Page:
Managers should set guidelines for how remote teams work together to accomplish business goals and objectives to achieve optimal results. A comprehensive remote work policy can help define general rules of engagement and set the right expectations for both the employer and the employees.
As a manager, setting clear expectations up front can help remote workers feel accountable from the outset. Clarifying what key metrics and objectives will be tracked is a straightforward way to ensure everyone is being equally accounted for and there’s no bias being demonstrated.
Regular check-ins with your remote teams are a must. Chatting 1:1 via messenger or speaking face-to-face on a video call is the best way to maintain healthy working relationships. Set an appropriate cadence that determines a convenient schedule for meetings and a reasonable response time for messages.
Managers should create open communication channels to establish frequent, recurring team dialogue, and encourage an all-in-one communication tool for constant contact to ensure everyone is on the same page.
Specify working hours
Managers should set a schedule that determines what hours remote workers should be online. If your team is dispersed around the globe, availability can become an issue with real-time collaboration being the biggest challenge. Functional groups may have their own schedules, but you should get everyone online at the same time for a few hours every day to ensure smooth handoffs between employees across different time zones.
Use business chat to bring your team together
Encourage the use of a business messenger tool to share ideas, manage projects, and streamline feedback. We use Flock to collaborate on projects in Channels and host weekly standups using our built-in video conferencing tool to help each work through challenges as a group rather than suffering in silence.
Communication is what successful remote teams run on. A little bit of trust and transparency goes a long way. When team members feel like they can approach senior leaders or managers about their challenges—even the small ones—they feel more empowered, which leads to stronger working relationships, less micromanaging, and a motivated team that's ready to crush it.
I don't even know where in the world people are sometimes. Our engineering team, some of them are in Bangalore, some of them are in Mumbai, and the marketing team is traveling all over the place. It doesn't matter. When you have a tool like Flock, you can centralize all of that workflow, all of the tools and the communication channels that make us effective at our jobs. You can centralize that in a way that actually doesn't drive people insane."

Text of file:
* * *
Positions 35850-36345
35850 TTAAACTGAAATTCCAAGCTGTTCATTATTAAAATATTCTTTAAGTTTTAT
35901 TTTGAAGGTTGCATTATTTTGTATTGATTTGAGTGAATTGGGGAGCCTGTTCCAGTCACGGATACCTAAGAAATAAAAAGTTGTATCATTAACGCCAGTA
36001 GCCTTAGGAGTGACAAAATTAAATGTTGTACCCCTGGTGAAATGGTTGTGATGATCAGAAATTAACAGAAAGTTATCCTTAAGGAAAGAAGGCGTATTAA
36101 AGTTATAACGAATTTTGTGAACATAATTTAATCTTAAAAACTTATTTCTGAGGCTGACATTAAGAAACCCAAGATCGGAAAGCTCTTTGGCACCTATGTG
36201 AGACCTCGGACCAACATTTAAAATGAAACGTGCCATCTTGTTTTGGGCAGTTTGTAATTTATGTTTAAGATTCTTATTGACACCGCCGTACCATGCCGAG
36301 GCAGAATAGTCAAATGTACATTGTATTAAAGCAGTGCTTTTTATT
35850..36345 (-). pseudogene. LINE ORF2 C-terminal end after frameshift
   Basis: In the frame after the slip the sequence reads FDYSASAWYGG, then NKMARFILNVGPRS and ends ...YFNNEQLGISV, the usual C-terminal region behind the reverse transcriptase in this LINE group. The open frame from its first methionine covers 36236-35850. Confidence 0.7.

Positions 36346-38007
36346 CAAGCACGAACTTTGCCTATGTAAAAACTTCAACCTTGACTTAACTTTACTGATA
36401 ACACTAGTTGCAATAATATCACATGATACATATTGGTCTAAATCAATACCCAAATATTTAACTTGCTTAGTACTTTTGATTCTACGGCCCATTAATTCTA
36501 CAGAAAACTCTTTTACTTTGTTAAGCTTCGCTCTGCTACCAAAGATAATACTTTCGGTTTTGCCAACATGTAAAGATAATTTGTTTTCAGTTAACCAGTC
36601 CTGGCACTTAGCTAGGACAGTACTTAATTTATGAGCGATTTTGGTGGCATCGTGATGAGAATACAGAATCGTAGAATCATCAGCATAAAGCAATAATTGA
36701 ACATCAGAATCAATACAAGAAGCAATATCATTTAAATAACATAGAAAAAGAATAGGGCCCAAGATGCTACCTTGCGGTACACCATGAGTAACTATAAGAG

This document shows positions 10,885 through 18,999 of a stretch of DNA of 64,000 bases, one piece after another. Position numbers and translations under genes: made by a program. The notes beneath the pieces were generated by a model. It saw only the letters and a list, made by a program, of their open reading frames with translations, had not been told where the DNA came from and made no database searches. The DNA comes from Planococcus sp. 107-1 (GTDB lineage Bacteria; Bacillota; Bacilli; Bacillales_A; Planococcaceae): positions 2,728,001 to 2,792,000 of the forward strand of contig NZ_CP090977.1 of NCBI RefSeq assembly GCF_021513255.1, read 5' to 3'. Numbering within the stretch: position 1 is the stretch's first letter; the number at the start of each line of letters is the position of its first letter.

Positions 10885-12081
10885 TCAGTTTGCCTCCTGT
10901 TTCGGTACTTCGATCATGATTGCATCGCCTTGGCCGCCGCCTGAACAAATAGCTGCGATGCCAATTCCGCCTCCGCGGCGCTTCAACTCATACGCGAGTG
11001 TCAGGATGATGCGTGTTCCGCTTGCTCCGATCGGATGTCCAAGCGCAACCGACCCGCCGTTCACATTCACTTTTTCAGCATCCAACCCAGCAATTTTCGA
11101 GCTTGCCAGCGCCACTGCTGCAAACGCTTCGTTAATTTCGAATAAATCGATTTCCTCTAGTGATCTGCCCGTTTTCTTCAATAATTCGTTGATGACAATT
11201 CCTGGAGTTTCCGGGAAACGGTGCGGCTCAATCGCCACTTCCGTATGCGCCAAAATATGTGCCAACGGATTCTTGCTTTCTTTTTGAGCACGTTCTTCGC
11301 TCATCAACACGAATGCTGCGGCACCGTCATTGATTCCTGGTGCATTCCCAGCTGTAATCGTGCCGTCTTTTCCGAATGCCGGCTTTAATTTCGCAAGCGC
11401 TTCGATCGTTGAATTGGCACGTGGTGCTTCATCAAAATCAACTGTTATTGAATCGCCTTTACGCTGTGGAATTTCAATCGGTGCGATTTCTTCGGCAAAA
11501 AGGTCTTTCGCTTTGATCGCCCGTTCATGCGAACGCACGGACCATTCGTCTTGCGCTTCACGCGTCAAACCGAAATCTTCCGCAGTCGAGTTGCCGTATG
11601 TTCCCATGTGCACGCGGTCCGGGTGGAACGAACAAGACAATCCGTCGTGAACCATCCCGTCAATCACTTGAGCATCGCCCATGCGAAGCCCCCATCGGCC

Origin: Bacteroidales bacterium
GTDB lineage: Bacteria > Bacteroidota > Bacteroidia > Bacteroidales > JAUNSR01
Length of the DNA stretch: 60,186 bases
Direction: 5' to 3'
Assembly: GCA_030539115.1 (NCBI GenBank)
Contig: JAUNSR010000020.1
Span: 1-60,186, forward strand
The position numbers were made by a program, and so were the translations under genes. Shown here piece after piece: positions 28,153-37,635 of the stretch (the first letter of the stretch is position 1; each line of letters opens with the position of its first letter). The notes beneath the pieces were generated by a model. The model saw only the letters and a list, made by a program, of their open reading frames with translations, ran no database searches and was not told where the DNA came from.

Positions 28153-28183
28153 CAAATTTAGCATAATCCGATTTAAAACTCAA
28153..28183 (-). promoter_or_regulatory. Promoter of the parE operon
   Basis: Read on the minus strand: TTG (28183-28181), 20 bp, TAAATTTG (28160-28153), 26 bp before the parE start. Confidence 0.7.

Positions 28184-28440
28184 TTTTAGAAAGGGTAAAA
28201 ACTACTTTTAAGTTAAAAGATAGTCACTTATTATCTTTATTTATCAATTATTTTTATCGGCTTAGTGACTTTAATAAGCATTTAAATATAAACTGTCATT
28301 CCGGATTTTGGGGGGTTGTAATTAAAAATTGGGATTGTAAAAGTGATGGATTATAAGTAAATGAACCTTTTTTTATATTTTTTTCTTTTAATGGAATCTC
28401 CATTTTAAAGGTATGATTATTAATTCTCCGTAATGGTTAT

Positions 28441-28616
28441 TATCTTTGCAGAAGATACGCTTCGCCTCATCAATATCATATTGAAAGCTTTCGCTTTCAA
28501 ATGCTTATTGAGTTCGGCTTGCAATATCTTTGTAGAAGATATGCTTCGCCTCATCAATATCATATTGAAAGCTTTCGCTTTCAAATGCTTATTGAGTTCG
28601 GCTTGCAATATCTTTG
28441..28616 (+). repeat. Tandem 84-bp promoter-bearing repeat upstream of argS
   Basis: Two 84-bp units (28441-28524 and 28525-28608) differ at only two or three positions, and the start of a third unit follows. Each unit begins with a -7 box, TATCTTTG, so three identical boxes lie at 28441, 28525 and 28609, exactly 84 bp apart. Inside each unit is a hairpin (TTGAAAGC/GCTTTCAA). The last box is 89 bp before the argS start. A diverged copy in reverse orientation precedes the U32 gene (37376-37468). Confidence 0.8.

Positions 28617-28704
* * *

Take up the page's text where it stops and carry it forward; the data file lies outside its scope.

Sam MallikarjunanChief Revenue Officer, Flock
Set provisions for asynchronous collaboration
Set clear expectations on handling tasks and follow-ups. Specify the tools used for both real-time planning and async collaboration—like business messenger or chat, video conferencing, project management, and task tracking. If your remote team spans the globe, waiting for dependencies due to time zone conflicts can be frustrating. So be sure to set ground rules for availability and non-availability, and respect each other's busy schedules.
Balance engagement with freedom
We'll keep saying it: communication is essential within a remote team. But you need to strike the right balance. Spend too much time on calls with colleagues and they’ll begin to feel micromanaged or become disinterested. Spend too little and they may feel like they’ve been left out. The trick is to engage your team in meaningful ways while giving them the freedom to do their best work.
Start each day with a team check-in that prioritizes the workday. This level of accountability may seem excessive, but it’ll ensure that everyone on the team knows who is working on what and that’ll make them feel situated and seucre. Follow-up individually throughout the day to make sure nothing slips through the cracks and to make sure everyone’s feelings and feedback are accounted for.
How to set up a remote work office
Setting up a remote work office space takes a little bit of creativity, some pride, and a bit of compromise. While not all remote experiences are the same, the true benefit of working from home is being able to enjoy the many comforts of your own home without the stress of a morning commute or the distractions of a frantic workplace.
However, the wrong work-from-home setup can also be a cause for distraction. Creating a comfortable, distraction-free work zone that inspires productivity takes some planning and thoughtful design. While your favorite armchair might be great for Netflix or a New York Times’ best-seller, it will wreak unholy havoc on your body after a long 8-hour workday.